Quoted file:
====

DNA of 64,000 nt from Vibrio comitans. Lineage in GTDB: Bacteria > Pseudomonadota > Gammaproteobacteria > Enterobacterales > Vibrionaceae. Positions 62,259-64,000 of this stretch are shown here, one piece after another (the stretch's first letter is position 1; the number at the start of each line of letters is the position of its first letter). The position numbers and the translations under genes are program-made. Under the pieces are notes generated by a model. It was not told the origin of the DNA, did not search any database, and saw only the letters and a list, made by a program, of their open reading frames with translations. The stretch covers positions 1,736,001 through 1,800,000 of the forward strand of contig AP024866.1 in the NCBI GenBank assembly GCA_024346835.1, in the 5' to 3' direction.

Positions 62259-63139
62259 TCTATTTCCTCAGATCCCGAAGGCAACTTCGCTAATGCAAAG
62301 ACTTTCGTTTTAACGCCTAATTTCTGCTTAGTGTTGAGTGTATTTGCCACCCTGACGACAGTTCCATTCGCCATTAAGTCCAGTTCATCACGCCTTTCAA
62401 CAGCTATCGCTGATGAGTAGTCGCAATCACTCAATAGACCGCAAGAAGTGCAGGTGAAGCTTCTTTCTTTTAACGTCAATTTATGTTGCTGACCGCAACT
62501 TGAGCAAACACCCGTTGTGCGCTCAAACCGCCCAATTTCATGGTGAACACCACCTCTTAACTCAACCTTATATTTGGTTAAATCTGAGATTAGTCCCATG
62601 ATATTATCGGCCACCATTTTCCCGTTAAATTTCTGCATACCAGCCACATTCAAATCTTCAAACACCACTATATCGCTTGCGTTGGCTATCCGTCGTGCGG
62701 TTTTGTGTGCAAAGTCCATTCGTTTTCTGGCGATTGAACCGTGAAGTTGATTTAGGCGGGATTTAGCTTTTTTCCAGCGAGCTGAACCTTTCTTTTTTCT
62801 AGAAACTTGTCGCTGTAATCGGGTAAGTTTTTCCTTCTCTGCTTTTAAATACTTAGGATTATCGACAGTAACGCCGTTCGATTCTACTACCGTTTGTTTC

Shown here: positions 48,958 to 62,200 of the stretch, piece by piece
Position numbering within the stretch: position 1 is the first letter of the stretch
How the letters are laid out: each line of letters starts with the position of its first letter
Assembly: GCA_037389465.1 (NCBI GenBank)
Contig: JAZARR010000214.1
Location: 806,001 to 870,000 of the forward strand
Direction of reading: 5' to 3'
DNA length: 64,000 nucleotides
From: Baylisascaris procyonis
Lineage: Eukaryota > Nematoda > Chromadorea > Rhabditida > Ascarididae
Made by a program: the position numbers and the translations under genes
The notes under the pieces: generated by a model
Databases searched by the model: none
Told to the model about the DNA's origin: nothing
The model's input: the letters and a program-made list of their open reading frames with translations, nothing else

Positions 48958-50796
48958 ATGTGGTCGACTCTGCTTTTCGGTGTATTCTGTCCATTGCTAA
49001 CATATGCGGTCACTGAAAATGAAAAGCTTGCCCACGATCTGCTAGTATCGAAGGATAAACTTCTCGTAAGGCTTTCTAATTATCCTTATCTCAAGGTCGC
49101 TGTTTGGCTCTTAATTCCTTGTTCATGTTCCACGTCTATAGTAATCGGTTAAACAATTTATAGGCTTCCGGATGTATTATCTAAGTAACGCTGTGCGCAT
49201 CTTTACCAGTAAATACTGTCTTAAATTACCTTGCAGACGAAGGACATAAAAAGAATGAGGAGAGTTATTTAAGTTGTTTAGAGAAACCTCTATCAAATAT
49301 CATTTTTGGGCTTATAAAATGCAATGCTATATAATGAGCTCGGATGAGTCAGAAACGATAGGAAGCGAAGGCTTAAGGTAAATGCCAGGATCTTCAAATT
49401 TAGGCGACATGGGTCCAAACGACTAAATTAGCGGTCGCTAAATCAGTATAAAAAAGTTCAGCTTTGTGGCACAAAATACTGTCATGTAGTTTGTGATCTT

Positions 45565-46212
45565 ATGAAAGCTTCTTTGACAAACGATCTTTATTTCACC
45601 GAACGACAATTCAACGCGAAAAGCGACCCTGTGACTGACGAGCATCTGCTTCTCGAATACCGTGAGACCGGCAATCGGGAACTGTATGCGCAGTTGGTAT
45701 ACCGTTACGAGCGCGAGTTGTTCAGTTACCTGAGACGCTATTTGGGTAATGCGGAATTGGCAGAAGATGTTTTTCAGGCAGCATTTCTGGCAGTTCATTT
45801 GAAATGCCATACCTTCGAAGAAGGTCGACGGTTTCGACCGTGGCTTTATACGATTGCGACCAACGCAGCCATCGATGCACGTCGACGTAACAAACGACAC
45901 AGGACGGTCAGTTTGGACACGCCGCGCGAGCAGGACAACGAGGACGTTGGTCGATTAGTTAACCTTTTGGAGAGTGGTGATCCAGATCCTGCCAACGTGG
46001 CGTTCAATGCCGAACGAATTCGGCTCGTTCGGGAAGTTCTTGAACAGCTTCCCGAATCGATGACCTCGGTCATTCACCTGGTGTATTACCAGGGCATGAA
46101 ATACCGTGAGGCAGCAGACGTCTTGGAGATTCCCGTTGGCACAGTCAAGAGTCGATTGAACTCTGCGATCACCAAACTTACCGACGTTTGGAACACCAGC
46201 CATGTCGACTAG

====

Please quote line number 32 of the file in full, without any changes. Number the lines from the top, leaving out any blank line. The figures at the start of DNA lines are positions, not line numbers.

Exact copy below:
Positions 45565-46212